If you are anxiously waiting for Tim Burton's Dark Shadows film (opening on May 11) starring Johnny Depp as vampire Barnabas Collins and are a fan of the original series, you probably cannot believe that the iconic actor who played that role in the TV show has died. Jonathan Frid was 87, but for all those fans of the 1960s soap opera, he is eternally ensconced in their minds as the love sick but thirsty vampire that became a national sensation.
I can still recall looking at my watch in school, waiting anxiously to get out that door and home to watch Dark Shadows. Filled with eccentric characters living in a spooky mansion on the coast of Maine in fictional Collinsport, Dark Shadows stoked my imagination with images of vampires, werewolves, witches, warlocks, and ghosts. The "ordinary" Collins folks (and they were really all rather bizarre each in their own way) were bewildered by the preternatural happenings in their house and town.
Frid broke on the scene in the show's second season. As a hapless caretaker stumbled upon his chained coffin in an old mausoleum, the vampire Barnabas is unleashed upon the unsuspecting populace. Looking just like the man in a portrait hung in the mansion's main hallway (because it was actually a portrait of him from the 1700s), Barnabas claims to be a "cousin" from England wearing the same ring, carrying the same cane, and having the same strange hair cut that seemed like a vampire's cowl.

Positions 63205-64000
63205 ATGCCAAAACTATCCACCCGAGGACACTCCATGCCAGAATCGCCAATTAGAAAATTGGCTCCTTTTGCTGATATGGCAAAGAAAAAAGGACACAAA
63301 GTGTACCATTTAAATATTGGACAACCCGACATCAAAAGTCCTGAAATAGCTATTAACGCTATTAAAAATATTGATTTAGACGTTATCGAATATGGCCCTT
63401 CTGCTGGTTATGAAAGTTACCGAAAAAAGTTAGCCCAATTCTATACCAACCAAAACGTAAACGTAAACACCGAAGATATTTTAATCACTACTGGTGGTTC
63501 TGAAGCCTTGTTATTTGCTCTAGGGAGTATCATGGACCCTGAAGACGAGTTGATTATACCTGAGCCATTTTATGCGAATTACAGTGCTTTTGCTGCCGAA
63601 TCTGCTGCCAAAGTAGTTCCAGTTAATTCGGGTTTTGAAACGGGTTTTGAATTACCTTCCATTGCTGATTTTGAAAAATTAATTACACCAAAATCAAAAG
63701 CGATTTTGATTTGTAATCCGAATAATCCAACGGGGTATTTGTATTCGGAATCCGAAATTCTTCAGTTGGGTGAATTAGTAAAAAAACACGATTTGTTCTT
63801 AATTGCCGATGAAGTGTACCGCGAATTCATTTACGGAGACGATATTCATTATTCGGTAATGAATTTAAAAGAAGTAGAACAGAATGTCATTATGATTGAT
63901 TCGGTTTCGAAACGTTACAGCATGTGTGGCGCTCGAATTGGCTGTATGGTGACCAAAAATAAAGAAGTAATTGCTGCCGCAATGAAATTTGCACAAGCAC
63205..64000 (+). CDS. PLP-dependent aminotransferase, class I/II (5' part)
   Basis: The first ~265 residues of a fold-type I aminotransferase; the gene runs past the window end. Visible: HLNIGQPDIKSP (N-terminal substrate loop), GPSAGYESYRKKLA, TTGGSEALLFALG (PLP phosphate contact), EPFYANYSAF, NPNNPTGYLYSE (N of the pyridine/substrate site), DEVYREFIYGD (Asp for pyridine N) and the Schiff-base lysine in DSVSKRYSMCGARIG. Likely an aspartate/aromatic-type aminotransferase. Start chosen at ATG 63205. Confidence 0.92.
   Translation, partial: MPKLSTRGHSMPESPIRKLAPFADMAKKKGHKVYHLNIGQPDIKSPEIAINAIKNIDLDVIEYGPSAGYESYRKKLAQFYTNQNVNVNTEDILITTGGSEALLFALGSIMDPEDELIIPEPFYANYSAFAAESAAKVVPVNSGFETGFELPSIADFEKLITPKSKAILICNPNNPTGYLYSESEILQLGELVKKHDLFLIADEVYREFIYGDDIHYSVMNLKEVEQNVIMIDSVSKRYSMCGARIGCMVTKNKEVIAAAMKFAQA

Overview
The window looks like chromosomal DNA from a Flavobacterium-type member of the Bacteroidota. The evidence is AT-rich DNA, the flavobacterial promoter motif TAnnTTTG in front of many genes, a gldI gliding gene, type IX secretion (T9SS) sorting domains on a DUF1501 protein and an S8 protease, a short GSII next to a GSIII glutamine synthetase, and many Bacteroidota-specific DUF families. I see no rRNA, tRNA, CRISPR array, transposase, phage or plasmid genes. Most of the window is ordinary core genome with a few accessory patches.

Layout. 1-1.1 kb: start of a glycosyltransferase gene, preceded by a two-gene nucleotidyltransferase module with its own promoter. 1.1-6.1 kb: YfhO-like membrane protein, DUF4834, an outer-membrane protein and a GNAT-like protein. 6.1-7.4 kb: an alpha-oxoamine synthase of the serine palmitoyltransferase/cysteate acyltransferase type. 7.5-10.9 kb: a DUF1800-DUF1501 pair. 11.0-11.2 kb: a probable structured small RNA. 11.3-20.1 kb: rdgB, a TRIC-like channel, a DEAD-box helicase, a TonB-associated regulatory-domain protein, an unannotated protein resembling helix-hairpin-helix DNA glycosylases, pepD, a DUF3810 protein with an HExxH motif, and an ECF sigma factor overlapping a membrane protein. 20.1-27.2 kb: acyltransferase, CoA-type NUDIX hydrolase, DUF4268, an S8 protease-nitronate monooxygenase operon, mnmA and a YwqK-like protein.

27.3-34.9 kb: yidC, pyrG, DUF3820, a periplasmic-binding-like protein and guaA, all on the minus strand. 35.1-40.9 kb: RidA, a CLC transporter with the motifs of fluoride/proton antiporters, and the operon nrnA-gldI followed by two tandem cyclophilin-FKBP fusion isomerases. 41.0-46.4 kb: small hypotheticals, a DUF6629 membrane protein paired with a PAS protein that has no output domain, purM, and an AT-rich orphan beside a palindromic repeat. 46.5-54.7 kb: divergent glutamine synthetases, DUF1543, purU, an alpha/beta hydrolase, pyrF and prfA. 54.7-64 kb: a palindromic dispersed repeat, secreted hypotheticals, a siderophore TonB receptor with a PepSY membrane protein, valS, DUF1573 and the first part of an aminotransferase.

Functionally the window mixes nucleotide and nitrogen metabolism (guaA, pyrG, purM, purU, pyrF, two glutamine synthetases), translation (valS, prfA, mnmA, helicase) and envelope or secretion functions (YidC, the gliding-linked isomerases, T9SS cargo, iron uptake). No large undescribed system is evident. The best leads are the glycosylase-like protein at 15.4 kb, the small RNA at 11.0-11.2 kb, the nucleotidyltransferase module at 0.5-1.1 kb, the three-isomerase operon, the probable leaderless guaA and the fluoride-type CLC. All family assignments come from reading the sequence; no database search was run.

This was certainly a far different soap opera than the ones my mother and grandmother watched like All My Children or The Secret Storm. Here the opening credits showed a silhouette of a mansion with eerie music playing, a sea crashing against a shore, and then the waxy letters of the show's title splashing against the screen. It got me excited every time I saw it, and even the thought of it now still does (even though I haven't seen the show in almost thirty or so years).
Frid's Collins was a vampire with a conscience and a heavy heart, long before all the current incarnations of vampires in sappy movies and TV shows that have watered down the genre. Barnabas is made a vampire not by the bite of a bat but by a witch's curse, because he spurned her love for another woman named Josette. Centuries later in the modern day (1967 that is) Collinsport, Barnabas runs across the nanny to the Collins children named Victoria Winters, who bears an uncanny resemblance to his Josette. Of course, you can see where this is going.